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Chernobyl Diaries

Director: Bradley Parker
Rated “R”

Story Line:

Chris and Natalie, an American couple and their friend Amanda, whom vacation together, go to visit Russia to visit Paul, Chris’s brother. The idea of extreme tourism is presented by Paul. They decided to at least meet their soon to be “extreme tour guide.”

At the office of the guide, they meet Zoe and Michael, a back-packing couple and of course, their tour guide Uri. They plan to visit the abandoned city Pripyat, the former home designated to the workers of the Chernobyl nuclear reactor. Almost 26 years later, after the disastrous nuclear melt down, the radiation levels have finally gone down low enough where it is not-so safe, but possible to enter the city.

Uri is stopped at the gates of the city and is told they will not be allowed in, but sneaks into the abandoned city through the woods.

They explore the remains of the city until the night comes. When it is time to leave, they encounter their first problem of the evening. The van has been tampered with and they are trapped inside until morning. While they’re forced to be sitting ducks, they hear things: an infant crying, possibly a very wounded animal - they don’t know.

Chris leaves with Uri to investigate the noises, and all you see are gun shots in the night. Chris comes back alone with a damaged limb, very unsure of what attacked him. They’re forced to wait in the van until morning as the van is attacked by wild dogs.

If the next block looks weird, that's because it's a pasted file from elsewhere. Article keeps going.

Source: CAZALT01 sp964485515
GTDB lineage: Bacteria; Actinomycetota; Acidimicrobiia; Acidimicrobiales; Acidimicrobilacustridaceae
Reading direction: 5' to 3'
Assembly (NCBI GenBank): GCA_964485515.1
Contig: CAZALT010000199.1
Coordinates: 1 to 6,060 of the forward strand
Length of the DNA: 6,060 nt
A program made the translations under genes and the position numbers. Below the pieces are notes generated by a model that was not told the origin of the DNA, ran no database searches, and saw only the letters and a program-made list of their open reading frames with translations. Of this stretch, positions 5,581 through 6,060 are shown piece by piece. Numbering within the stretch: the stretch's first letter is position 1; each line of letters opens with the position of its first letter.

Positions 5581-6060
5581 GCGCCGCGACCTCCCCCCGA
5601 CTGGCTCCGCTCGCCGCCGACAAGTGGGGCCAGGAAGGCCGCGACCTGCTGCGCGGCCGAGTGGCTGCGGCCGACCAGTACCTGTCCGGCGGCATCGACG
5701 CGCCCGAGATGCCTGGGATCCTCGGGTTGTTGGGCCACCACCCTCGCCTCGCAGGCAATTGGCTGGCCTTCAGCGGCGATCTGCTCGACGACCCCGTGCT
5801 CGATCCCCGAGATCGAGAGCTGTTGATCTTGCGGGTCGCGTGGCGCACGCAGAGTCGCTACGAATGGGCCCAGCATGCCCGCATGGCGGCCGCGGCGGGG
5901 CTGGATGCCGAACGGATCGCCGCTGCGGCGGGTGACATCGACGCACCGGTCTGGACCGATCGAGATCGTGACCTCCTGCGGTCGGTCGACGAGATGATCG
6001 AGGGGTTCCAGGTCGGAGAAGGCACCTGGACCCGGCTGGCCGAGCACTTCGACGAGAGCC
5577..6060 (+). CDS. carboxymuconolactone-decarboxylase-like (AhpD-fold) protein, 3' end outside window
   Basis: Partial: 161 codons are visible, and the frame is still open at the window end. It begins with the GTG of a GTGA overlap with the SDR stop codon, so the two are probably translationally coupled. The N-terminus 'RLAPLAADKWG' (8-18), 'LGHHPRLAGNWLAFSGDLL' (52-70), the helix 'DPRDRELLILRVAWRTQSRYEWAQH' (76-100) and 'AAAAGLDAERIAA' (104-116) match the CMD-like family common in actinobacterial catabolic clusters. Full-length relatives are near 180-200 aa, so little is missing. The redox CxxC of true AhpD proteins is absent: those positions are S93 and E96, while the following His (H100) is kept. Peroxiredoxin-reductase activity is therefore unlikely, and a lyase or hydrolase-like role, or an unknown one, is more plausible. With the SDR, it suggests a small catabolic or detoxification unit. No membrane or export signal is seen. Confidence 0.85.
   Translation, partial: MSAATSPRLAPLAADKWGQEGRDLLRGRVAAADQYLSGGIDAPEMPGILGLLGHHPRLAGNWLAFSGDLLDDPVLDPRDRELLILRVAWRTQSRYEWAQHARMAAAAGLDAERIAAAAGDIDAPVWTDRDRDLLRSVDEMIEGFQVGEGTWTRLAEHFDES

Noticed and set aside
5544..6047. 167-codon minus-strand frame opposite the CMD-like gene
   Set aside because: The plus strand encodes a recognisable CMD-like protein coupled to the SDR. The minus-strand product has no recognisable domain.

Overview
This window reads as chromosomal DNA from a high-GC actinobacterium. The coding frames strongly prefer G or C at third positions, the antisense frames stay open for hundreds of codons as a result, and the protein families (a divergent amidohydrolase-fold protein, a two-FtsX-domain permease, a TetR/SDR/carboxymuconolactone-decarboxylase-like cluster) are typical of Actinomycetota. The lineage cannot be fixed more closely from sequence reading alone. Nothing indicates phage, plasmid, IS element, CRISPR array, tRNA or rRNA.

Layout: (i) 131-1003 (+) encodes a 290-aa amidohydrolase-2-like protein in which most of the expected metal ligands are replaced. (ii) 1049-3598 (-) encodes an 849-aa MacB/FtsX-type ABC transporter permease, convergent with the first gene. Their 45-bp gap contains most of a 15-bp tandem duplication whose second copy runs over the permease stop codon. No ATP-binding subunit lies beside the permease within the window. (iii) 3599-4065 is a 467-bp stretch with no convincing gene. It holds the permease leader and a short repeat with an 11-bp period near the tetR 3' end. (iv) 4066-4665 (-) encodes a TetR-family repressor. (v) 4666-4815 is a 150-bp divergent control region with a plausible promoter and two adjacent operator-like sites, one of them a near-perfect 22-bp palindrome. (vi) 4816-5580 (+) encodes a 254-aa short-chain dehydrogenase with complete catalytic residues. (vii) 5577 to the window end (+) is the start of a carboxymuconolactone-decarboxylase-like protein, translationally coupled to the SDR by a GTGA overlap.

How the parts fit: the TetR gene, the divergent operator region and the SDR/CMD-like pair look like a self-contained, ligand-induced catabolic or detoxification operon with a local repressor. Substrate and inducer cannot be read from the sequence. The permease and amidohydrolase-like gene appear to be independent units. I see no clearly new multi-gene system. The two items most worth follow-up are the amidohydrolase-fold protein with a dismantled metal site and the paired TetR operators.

In the morning they look for Uri, and they start to get the feeling that they really are not alone. Things can’t be just coincidental at this point.

As they learn that they are in fact, not alone and some human like creature is out there in the city, they are “herded” into the city more deeply and further into higher levels of radiation. They become trapped like mice the deeper they get, and are surrounded by more and more of these creatures.



Thoughts on the film:


Through out the entire film, you cannot help but feel like you're in Pripyat. It adds to the overall spookiness of what the plot offers.

Critics have said the tourists make terrible decisions as things get worse. I disagree; if you stop to think about what you would do in this situation, where you’re being potentially eaten by zombie, you’d be a bit more like a rat in a maze yourself. With all that adrenaline pumping, somebody has to be the “hero” and protect those who need saving.

This movie is not “paranormal activity,” it’s just not that type of movie. It’s a cross breed of genres: thriller, conspiracy, and what seems like documentary footage. Think “the Wrong Turn” without the inbreds and majority of the movie being in the woods.

All in all, this flick is worth seeing if you enjoy more than just seeing people torn to shreads. You will leave more curious about what’s really going on in the abandoned city, and may leave you interested enough to want to see it for yourself. I know I do - (with a radiation suit and maybe multiple ways out... just in case.)

Nikky [P] 2012

Fun Facts: Unable to film in the real Pripyat due to still-present nuclear dust from the Chernobyl disaster, Peli and his crew had to find alternatives and opted for an abandoned Soviet Air Force Base and tunnels under Belgrade, Serbia.

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